More than one quarter of the wealthiest family business dynasties in the world are linked to other dynasties through formal business associations like directorships on each others companies, underlining the power of family wealth in the 21st century.
Family Capital has analysed the board of directors and supervisory boards of 500 of the biggest family businesses in the world in terms of revenues and found that at least one in four had a director on their board that had come from another family business dynasty. The link becomes even stronger when Family Capital looked at the number of non-family directors who had worked in a senior position for another family business before joining the board. Although this is more of an informal relationship, it is fair to assume that these individuals keep links with their former employer, i.e. the family, which are no doubt useful to the new employer and family owners.
Of course, many family businesses have no such formal links, but those that don’t will often have informal connections with other family businesses through their extensive networks. Many of these family dynasties are also linked to other businesses through their family offices. And they often invest together in direct deals.
Although connections between families with great wealth isn’t anything new, links in the 21st century are even greater than in the past, and have become more global. Perhaps one of the best examples of a board with strong international family business links is that of Exor, the investment group controlled by the Agnelli family, which owns Fiat Chrysler Automobiles. On its board are family members from three dynasties: Lee Jae-yong, a member of the Lee family that control South Korea’s biggest company, Samsung; Ruthi Wertheimer, who is a member of one of Israel’s wealthiest families; and Annemiek Fentener van Vlissingen, chairwoman of SHV Holdings and a member of the family that control the huge Dutch trading group. Van Vlissingen also sits on the board of family-controlled Heineken, which underlines the often multiple interconnections between global family dynasties.
John Elkann, the current chairman and CEO of Exor, and a member of the family that control the Turin-based group, also sits on the board of The Economist, which is jointly owned by other family dynasties – the Schroders and a branch of the Rothschilds. Elkann also sits on the board of News Corp, part of Murdoch media empire. Indeed, Elkann could probably be the poster boy of family business connections, given his appointments on his board and his other board positions outside of his own businesses.
Here’s some other notable family dynastic links. Diego Della Valle, the CEO of the Italian luxury shoemaker Tod’s and family owner of the group, sits on the board of LVMH, the world’s biggest luxury group and family business owned by the Arnaults. Albert Frère, the Belgian billionaire and investor, also sits on the board of LVMH. Delphine Arnault, the daughter of Bernard, the main shareholder of LVMH, sits on the board of 21st Century Fox, another part of the Murdoch empire.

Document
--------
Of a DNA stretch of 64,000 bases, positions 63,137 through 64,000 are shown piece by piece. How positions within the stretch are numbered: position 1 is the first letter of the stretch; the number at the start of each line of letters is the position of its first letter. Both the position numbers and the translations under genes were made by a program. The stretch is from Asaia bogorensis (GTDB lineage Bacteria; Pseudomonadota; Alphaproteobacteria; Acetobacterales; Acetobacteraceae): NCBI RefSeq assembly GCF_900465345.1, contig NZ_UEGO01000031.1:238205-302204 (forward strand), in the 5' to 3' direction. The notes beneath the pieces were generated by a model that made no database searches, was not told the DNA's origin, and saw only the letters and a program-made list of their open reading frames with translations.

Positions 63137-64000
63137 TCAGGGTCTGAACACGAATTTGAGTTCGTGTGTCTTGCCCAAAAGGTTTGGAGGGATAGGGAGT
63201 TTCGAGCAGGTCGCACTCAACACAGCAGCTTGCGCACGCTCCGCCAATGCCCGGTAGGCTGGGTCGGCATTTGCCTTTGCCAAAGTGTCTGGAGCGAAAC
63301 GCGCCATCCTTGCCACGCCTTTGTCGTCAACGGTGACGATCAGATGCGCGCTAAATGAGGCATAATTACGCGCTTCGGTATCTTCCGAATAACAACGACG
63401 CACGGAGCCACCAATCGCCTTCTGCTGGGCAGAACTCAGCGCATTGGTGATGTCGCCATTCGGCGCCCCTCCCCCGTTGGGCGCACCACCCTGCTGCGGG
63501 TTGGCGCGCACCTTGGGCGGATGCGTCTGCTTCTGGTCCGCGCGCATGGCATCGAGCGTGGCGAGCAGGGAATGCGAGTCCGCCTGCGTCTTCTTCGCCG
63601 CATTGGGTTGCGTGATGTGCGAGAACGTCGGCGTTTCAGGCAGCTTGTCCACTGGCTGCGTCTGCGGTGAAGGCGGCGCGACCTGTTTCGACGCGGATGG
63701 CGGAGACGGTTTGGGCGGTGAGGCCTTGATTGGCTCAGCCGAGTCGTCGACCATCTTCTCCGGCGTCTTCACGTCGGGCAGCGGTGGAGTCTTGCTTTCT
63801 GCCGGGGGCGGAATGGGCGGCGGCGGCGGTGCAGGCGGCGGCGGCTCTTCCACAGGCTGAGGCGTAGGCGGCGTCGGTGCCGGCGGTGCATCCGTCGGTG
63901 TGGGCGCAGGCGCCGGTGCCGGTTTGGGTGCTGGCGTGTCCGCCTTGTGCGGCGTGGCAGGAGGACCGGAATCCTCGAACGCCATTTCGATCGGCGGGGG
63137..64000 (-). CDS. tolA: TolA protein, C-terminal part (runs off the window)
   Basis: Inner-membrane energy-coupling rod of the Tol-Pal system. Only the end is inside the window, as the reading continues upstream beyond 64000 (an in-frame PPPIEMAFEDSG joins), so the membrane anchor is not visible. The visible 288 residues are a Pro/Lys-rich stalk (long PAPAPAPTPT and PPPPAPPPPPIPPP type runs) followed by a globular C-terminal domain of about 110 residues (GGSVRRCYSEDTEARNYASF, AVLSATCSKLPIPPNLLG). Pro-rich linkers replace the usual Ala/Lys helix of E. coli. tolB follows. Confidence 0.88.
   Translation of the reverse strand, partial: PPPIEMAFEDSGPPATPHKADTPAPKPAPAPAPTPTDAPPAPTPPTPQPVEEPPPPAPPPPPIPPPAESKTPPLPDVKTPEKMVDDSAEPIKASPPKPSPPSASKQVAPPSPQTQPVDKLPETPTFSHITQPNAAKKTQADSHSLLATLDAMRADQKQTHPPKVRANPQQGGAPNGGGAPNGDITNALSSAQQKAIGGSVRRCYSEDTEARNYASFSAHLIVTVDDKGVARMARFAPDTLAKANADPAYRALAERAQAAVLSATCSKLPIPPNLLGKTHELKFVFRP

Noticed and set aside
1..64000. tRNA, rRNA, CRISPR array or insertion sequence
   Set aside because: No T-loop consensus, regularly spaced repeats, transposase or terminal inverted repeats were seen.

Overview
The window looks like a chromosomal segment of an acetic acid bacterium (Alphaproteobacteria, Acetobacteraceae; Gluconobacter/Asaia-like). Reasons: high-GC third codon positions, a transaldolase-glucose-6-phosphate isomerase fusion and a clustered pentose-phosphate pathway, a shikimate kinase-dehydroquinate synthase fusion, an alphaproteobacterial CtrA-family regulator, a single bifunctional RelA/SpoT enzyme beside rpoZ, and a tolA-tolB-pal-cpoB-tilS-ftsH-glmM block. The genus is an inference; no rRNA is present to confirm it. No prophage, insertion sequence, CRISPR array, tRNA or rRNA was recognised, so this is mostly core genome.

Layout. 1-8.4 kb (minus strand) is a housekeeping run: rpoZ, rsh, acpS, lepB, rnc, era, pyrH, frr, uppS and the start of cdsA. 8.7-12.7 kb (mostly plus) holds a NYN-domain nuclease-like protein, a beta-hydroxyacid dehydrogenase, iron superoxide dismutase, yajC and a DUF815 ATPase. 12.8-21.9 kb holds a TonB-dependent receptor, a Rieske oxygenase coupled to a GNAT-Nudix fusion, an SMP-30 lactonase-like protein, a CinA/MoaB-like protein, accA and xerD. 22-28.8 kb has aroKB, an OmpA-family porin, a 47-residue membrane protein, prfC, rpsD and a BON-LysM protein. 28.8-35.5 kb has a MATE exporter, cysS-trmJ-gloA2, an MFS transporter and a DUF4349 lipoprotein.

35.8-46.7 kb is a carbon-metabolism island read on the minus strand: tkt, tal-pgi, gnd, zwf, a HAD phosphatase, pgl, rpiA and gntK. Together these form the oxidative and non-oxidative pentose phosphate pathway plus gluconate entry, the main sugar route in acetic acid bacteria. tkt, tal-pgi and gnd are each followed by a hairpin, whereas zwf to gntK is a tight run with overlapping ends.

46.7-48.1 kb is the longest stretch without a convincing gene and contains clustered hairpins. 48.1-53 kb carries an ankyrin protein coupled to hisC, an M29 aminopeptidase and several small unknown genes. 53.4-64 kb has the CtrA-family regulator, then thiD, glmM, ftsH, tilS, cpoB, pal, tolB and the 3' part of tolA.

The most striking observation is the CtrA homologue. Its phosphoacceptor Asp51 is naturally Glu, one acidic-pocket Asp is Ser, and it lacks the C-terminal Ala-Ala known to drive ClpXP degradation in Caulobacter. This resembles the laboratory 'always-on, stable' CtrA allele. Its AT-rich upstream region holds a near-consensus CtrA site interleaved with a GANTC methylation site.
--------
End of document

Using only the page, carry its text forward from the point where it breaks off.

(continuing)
Bill Ford, who has often been an advocate of the family business model, sits on the board of Ford Motor Company with Jon Huntsman Jr, the son of Jon Huntsman Sr, the founder of the Huntsman Corporation. Cargill, the family-controlled commodities group, has S. Curtis Johnson III on its board, a member of the family that control S. C. Johnson & Son. Groupe Casino, the huge French retail group, controlled by the Naouri family, has David de Rothschild, chairman of the Rothschild Group, on its board. Apart from Annemiek Fentener van Vlissingen, Heineken also has Pamela Mars-Wright on its board, from the Mars family that control Mars, Inc. Hutchison Whampoa, the Hong Kong-based conglomerate controlled by the Li family, has Michael Kadoorie on its board, who controls another Hong Kong business dynasty.
The family-owned German technology group Heraeus has board representatives from two other huge family dynasties, Dr Simone Bagel-Trah, who is chairwoman of the supervisory board of her family business, Henkel; and Franz Markus Haniel, who is chairman of his family business, Haniel. The Swedish fashion retailer H&M, controlled by the Persson family, has a member on its board from the Sievert family, who are linked to major investments in Sweden for more than 100 years.
Where there isn’t a representative from another family dynastie there is often an ex-senior manager who has worked at a family-controlled group. Tetra Laval, which is controlled by the Rausing family, has Bernd Pischetsrieder, the ex-chairman of the management board of Volkswagen, on its board. Bertelsmann, the big German publishing group controlled by the Mohn family, has Kasper Rorsted, the former chairman of the executive board of Henkel, on its board. These individuals bring their expertise of running family-controlled groups, but also their contacts with other powerful family dynasties, when they join the boards of family businesses.
Boards of family businesses, of course, have many non-family business professionals. Just like the big listed, non-family businesses, these come from a multitude of backgrounds, with bankers, accountants, private equity specialists and the occasional ex-politician being heavily represented.
But at a time when the family-business model is flourishing and appears to be increasingly supported by policy makers, because of their long-term approach to decision-making, these links are expected to get even more significant in the years ahead. And with the broadening of these connections, family businesses, particularly the bigger ones, will become even more powerful and influential in the global economy.